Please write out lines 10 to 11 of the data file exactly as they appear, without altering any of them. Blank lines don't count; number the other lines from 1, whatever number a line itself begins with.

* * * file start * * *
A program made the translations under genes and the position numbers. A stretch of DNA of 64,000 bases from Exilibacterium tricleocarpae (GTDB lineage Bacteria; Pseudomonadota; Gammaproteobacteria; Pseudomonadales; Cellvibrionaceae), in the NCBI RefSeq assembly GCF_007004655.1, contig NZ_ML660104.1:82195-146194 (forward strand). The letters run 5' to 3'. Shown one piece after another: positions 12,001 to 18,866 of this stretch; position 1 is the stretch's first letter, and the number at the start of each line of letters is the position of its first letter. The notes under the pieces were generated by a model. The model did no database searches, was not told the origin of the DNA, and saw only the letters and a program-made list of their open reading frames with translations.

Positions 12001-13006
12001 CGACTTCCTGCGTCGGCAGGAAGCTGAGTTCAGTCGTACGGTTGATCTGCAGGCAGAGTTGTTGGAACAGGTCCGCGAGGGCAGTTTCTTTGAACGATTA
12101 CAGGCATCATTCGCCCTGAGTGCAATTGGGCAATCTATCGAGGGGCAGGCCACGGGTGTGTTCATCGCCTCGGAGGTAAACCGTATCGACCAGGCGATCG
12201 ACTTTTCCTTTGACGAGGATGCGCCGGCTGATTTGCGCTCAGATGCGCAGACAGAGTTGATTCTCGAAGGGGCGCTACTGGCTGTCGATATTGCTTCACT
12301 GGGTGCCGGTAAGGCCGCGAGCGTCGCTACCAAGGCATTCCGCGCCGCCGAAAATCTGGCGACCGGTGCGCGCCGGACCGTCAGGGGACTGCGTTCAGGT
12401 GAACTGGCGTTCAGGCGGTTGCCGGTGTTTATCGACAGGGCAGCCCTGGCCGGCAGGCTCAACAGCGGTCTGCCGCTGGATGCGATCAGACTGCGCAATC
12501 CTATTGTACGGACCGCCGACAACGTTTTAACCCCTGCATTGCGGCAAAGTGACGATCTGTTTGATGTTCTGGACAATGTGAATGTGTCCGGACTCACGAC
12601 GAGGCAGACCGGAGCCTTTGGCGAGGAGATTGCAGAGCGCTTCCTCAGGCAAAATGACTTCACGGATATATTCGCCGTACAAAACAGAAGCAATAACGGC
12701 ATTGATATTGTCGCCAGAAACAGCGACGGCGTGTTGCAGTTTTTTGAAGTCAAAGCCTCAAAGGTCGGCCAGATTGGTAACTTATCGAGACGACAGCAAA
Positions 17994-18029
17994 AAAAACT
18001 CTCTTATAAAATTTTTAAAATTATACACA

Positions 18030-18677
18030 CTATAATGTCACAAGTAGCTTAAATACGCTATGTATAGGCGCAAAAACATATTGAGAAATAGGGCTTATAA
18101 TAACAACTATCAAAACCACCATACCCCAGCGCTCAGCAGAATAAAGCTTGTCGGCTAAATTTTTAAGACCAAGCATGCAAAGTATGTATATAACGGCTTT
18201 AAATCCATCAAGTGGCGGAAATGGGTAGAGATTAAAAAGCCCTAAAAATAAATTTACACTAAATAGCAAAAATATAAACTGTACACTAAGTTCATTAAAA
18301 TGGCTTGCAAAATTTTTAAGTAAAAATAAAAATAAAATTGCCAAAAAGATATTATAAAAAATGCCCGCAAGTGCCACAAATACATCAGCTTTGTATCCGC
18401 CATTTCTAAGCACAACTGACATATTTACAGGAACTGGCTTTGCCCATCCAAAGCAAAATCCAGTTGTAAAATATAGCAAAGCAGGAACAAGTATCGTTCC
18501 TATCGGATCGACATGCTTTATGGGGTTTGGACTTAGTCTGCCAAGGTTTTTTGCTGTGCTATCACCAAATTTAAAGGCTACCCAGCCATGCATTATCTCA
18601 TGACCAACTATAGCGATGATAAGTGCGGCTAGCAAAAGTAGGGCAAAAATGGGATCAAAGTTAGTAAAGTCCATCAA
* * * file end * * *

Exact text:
12701 ATTGATATTGTCGCCAGAAACAGCGACGGCGTGTTGCAGTTTTTTGAAGTCAAAGCCTCAAAGGTCGGCCAGATTGGTAACTTATCGAGACGACAGCAAA
Positions 17994-18029